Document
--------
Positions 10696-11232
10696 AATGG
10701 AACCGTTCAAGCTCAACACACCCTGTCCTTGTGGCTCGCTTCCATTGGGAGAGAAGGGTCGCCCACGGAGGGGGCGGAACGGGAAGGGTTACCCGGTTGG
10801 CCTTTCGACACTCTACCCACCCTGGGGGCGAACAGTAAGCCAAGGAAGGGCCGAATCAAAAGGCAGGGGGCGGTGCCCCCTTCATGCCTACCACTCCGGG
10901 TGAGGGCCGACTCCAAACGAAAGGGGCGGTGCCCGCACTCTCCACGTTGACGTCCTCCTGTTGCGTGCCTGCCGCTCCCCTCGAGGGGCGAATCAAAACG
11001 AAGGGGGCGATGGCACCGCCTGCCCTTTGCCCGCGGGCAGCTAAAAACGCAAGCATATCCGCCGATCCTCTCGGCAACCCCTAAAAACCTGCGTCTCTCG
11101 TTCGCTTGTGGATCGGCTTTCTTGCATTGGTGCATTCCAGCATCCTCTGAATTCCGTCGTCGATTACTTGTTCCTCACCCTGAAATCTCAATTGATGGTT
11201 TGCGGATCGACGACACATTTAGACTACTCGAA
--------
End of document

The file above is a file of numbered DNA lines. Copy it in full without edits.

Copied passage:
Positions 10696-11232
10696 AATGG
10701 AACCGTTCAAGCTCAACACACCCTGTCCTTGTGGCTCGCTTCCATTGGGAGAGAAGGGTCGCCCACGGAGGGGGCGGAACGGGAAGGGTTACCCGGTTGG
10801 CCTTTCGACACTCTACCCACCCTGGGGGCGAACAGTAAGCCAAGGAAGGGCCGAATCAAAAGGCAGGGGGCGGTGCCCCCTTCATGCCTACCACTCCGGG
10901 TGAGGGCCGACTCCAAACGAAAGGGGCGGTGCCCGCACTCTCCACGTTGACGTCCTCCTGTTGCGTGCCTGCCGCTCCCCTCGAGGGGCGAATCAAAACG
11001 AAGGGGGCGATGGCACCGCCTGCCCTTTGCCCGCGGGCAGCTAAAAACGCAAGCATATCCGCCGATCCTCTCGGCAACCCCTAAAAACCTGCGTCTCTCG
11101 TTCGCTTGTGGATCGGCTTTCTTGCATTGGTGCATTCCAGCATCCTCTGAATTCCGTCGTCGATTACTTGTTCCTCACCCTGAAATCTCAATTGATGGTT
11201 TGCGGATCGACGACACATTTAGACTACTCGAA